Best Après: Snow King Resort’s Haydens Post features a roaring fire, giant glass windows that look out to the slopes, cowboy flair, and a drink special call The Velvet Antler (Patron Café XO, Buttershots, and Cream de cacao).
Local Tip: Call ahead to reserve your ski rentals at Snow King Mountain Sports (located in Snow King Hotel) prior to your vacation, and receive 20 percent off.
Vail, Colorado, and Stowe, Vermont, are considered the West and East Coast equivalents of each other. Yet, both have their own distinct charms, villages, and mountain experiences. Here, we see how the two towns – plus their Gemstone properties – stack up to determine which one might best suit you.
LAY OF THE LAND
Located between Burlington and Montpelier, Stowe feels like walking into a Vermont postcard: The town is a classic New England ski village of steepled churches, clapboard houses, and a folksy Main Street punctuated with boutiques and restaurants. The skiing is comprised of two neighboring mountain areas: Mount Mansfield and Spruce Peak, which together, offer a combined 116 trails and six terrain parks. Spruce Peak tends to be better suited to beginners with gentle blue and green runs, while the famed “front four” double-black-diamond runs make their home on Mount Mansfield.
Two hours away from Denver, Vail has long been legendary for blending both amazing skiing and plenty of fine spoils to make it the ski vacation of our collective dreams. The two base areas, Vail Village and Lionshead Village, are truly pedestrian-friendly with cobblestone heated streets lined by restaurants, bars, cafés, and shops contained in buildings reminiscent of a centuries-old European village. As for the skiing, it’s vast: 5,000 acres with the full assortment of black-diamond steeps, glades, and bumps; for intermediates and beginners, the mountain is also home to the most groomed terrain on the planet. But the defining characteristic of the ski experience here are the immense Back Bowls: 3,000 acres of powder skiing that funnel into some of the most scenic drainages in ski country.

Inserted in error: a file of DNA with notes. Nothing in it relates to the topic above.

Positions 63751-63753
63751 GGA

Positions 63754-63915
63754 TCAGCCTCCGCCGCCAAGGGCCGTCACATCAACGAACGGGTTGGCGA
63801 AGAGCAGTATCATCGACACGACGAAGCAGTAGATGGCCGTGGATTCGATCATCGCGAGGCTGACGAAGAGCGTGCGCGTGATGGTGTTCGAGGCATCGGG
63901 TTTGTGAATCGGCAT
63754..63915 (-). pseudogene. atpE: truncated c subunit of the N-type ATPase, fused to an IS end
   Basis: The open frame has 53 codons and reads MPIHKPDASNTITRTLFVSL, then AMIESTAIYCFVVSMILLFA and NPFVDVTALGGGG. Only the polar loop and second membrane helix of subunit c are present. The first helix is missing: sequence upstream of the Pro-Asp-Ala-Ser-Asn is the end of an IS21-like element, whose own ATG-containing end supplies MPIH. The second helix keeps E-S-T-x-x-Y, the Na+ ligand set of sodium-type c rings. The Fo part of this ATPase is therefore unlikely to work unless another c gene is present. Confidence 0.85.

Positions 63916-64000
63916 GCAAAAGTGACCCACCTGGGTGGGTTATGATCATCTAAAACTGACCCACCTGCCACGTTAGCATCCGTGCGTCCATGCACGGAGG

Part of the “Front Four,” this New England classic, narrow, winding trail is arguably one of the most difficult on the mountain with a double fall-line full of moguls, ledges, boulders, and streams – enough to trip up even the most sure-footed goat (hence, the name).
VAIL: SUN DOWN BOWL
The east-facing areas of this bowl sit below a ridge that gets loaded with snow as the wind blows from the west. The terrain varies, offering wide open, fairly steep runs, tight aspens, open glades, and even small cliff bands.
STOWE: THE ROOST
Named a top après spot in Stowe by Freeskier’s 2016 “Elevated Après,” this modern bar within Topnotch Resort offers shuffleboard, oversized couches by the fireplace, and views of Mount Mansfield through the floor-to-ceiling windows.
VAIL: LOS AMIGOS
With so many bars in Vail, it’s hard to pick one. But, if you like pitchers of margaritas and people watching, then there’s just one deck worth cutting your day short for, and that’s at Los Amigos in Vail Village by Gondola 1. Situated before the iconic and steep Pepi’s Face, it’s the place to watch skiers take the plunge.
WHERE TO STAY
STOWE: TOPNOTCH RESORT
Stowe’s only luxury boutique hotel is just a five-minute drive from the slopes (they offer a free shuttle). Originally built as a ski club in 1953, the 68-room property recently underwent a renovation in 2013 that blends quaint Vermont with modern ski luxury with touches like water and fire features and a giant moose head (named “Mikey”) in the lobby. Ski storage is available on premises, as well as equipment rentals through MountainOps, one of Stowe’s top ski shops that is located right on property.
VAIL: TIVOLI LODGE
Located a two-minute walk to Gondola 1 in Vail Village, this 66-room boutique property has a European-style touch to it – accented with stone, dark leather chairs, and rich wood furnishings. The owners, Bob and Diane Lazier, actually live on the fifth floor of the hotel, so you not only see them rubbing elbows with their guests at breakfast every morning and during après in the lobby, but their chocolate lab, Speedy, as well. The resort offers a complimentary ski valet for gear storage and transport.